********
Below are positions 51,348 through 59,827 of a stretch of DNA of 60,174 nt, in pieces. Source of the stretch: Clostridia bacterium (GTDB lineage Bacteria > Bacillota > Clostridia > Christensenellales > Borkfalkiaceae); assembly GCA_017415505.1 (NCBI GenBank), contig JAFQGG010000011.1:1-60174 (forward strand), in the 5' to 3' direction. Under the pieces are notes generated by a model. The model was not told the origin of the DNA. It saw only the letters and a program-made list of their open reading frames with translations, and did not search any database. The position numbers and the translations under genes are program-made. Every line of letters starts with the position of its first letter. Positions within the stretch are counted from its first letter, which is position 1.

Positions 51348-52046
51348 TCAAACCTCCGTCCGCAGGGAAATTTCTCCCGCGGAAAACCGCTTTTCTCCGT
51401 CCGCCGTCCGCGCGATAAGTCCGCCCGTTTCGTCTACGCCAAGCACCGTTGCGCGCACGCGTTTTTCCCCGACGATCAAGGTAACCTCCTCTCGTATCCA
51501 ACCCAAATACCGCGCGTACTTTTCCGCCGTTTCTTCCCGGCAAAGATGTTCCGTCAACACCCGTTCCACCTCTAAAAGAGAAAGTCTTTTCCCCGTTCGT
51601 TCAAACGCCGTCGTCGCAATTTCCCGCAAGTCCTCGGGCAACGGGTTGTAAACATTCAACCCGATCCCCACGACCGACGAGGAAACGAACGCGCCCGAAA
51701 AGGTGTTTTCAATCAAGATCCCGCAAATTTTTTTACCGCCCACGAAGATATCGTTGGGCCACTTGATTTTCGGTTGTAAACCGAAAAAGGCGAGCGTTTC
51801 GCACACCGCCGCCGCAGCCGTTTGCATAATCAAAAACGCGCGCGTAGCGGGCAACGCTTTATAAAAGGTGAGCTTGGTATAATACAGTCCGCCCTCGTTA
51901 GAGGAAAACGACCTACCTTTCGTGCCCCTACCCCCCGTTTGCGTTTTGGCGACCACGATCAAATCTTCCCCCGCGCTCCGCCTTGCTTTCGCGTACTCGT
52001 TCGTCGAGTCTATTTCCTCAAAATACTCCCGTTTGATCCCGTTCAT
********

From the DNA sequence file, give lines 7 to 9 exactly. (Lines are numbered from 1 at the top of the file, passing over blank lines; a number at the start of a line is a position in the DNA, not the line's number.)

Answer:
51701 AGGTGTTTTCAATCAAGATCCCGCAAATTTTTTTACCGCCCACGAAGATATCGTTGGGCCACTTGATTTTCGGTTGTAAACCGAAAAAGGCGAGCGTTTC
51801 GCACACCGCCGCCGCAGCCGTTTGCATAATCAAAAACGCGCGCGTAGCGGGCAACGCTTTATAAAAGGTGAGCTTGGTATAATACAGTCCGCCCTCGTTA
51901 GAGGAAAACGACCTACCTTTCGTGCCCCTACCCCCCGTTTGCGTTTTGGCGACCACGATCAAATCTTCCCCCGCGCTCCGCCTTGCTTTCGCGTACTCGT